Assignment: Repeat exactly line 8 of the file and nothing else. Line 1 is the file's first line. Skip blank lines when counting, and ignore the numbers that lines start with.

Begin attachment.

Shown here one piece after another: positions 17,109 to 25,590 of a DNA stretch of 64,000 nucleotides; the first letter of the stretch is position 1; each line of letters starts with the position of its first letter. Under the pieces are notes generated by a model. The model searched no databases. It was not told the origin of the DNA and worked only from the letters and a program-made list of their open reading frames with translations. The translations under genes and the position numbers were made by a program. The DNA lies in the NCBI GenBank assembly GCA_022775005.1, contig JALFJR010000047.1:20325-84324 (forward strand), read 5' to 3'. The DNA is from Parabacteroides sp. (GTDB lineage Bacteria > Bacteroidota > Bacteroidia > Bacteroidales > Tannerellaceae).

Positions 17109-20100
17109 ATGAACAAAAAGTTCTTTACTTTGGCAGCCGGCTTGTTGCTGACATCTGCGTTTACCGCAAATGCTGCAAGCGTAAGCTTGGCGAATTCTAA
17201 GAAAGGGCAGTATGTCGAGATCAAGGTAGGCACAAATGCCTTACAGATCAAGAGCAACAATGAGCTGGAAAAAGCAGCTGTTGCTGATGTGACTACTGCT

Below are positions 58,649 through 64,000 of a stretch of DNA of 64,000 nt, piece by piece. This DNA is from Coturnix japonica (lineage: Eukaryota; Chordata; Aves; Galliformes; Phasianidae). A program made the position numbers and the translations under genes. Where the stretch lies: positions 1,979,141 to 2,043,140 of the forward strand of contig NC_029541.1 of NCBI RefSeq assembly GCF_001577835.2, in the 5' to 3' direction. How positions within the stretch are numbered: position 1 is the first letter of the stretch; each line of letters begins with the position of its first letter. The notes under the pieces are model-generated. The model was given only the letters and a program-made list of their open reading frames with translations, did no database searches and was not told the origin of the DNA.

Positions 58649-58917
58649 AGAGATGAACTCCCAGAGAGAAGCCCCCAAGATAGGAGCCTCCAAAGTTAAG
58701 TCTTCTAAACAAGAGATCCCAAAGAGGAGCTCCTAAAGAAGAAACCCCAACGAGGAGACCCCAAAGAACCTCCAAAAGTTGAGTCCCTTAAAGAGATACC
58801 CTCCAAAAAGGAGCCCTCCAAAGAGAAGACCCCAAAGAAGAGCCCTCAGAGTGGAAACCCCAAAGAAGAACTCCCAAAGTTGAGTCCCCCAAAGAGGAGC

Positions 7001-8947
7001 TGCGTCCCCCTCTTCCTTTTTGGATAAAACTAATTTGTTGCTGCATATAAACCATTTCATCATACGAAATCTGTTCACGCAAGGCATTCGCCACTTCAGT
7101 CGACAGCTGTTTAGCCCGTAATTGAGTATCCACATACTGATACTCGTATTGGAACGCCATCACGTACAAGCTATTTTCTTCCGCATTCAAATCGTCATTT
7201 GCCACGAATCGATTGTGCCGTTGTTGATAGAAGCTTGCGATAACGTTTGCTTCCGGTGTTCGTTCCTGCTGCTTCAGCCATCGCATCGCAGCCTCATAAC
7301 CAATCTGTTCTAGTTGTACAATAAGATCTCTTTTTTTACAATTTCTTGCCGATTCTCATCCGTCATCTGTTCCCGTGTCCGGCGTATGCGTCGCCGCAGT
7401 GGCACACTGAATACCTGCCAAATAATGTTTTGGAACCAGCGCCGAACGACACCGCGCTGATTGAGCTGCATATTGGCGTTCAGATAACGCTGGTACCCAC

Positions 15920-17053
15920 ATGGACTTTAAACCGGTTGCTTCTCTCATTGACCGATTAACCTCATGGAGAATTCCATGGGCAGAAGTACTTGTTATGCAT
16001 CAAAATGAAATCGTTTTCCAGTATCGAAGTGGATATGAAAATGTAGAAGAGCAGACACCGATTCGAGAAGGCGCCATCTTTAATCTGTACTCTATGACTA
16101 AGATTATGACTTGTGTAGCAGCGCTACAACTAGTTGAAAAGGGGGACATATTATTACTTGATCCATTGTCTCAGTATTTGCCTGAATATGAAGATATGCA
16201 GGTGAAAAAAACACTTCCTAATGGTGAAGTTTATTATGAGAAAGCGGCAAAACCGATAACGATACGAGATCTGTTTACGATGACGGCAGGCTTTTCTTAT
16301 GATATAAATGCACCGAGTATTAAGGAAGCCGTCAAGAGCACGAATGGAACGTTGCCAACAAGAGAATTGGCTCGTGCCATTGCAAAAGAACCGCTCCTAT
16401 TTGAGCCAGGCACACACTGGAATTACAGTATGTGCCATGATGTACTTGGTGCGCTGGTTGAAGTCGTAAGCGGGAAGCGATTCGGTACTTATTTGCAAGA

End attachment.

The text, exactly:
58701 TCTTCTAAACAAGAGATCCCAAAGAGGAGCTCCTAAAGAAGAAACCCCAACGAGGAGACCCCAAAGAACCTCCAAAAGTTGAGTCCCTTAAAGAGATACC